J had passed along these two articles a couple weeks ago, and because of my deluge of school reading, I just read them this week:
So many points I want to make. But the main takeaways from both for me were:
-Debra Herbenick rocks. Definitely check out her blog, My Sex Professor. Her point in the second piece about why we are so focused on women’s orgasms, if women aren’t as focused on orgasms themselves, is spot on to me. If orgasm is important to someone, and they aren’t satisfied with their current sexual relationships and encounters because they aren’t having orgasms, then it could be rich to explore that. Otherwise, what’s the fuss?
-This also points to a larger lack of sexual intelligence in our culture. Orgasm does not equal sexual perfection. Yes, orgasms are pleasurable and connecting and relaxing and cathartic. But not having an orgasm does not necessarily mean that the sex was unsatisfying, unwanted, or otherwise negative.
-The first piece left me a bit speechless (a rarity, really). I felt sad and shocked reading it. Not because virginity is sad to me, but because a lack of sexual intelligence is sad to me- it points to a lack of sexual education and self awareness, pieces that everyone deserves to cultivate and benefit from. The author seems clear on defining virginity as no PIV sex, and it seems like she has engaged in other kinds of sexual acts with partners. Why is the penetrative PIV act the epitome of virginity? Who does that serve? In this instance, it seems that the concept has done a pretty big disservice to the author, creating discomfort and insecurity, and perpetuating an idea of “the soul mate” for whom she can finally give up her (PIV) V-card.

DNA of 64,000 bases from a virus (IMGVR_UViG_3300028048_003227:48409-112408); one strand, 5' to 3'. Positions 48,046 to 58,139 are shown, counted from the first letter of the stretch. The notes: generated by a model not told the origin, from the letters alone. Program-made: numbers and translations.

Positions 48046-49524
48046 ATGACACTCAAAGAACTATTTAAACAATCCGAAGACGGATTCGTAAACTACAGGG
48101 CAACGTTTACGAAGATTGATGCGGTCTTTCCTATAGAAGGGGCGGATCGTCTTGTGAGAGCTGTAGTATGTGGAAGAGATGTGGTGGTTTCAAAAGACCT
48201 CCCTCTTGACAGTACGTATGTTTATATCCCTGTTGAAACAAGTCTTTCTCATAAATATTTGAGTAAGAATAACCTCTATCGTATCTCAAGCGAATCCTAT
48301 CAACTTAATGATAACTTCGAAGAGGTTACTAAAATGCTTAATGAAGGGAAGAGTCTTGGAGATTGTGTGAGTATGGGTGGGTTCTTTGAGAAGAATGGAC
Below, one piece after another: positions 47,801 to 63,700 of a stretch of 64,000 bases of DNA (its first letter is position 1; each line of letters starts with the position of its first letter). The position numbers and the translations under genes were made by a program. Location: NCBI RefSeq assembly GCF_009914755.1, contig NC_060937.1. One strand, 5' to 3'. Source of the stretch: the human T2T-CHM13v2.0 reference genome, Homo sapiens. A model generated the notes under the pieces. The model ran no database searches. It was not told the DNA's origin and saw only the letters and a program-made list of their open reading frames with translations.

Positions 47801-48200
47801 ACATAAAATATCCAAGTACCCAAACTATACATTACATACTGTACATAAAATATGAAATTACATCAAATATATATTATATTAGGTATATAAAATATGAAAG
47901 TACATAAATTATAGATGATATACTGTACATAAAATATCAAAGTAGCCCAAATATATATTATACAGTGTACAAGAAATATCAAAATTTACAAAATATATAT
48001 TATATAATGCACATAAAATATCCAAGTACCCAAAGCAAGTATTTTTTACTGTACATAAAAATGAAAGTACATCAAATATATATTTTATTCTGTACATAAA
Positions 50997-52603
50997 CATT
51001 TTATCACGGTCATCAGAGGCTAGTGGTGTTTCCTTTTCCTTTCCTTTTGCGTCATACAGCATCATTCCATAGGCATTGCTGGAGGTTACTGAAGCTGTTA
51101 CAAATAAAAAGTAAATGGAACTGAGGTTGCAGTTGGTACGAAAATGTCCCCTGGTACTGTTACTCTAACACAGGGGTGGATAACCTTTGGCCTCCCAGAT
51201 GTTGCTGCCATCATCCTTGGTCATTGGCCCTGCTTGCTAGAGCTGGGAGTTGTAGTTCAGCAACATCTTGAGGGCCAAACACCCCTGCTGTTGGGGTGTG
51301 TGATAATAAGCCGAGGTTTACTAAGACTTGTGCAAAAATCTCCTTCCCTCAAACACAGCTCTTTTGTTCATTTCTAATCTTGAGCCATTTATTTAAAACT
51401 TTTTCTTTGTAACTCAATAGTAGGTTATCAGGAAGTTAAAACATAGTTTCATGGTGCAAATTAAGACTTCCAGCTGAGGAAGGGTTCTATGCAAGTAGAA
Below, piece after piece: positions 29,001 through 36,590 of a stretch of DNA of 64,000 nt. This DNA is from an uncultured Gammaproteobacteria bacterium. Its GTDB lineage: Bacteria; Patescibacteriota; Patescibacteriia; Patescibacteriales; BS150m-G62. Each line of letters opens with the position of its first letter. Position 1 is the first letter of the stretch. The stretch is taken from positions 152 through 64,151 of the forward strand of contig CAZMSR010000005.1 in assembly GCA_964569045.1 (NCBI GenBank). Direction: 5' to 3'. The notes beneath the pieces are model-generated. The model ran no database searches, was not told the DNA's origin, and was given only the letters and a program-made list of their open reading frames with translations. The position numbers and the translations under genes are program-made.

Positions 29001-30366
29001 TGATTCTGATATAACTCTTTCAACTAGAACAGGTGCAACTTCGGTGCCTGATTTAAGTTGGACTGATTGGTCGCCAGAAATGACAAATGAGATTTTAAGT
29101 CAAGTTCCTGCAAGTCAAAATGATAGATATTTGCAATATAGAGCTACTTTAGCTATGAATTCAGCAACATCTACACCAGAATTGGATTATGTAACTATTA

-I had a (woman) customer at work this past weekend, who was so fabulous at differentiating at different types of virginity.
“Yeah, this guy I’m dating is a threesome virgin. Crazy, right?!”
“What about a private dance? I’m a lap dance virgin!”
I appreciated my conversation with her so much, and even more so after I read the above articles.
It adds richness to our lives to broaden our definitions of what sex is, of what being sexual means. Have different definitions for “virgin.” Know why you hold onto certain definitions, dig into them. Try being sexual without reaching orgasm to experience a different range of your sexuality. Let me know your thoughts on the above articles; there’s a lot there to chew on.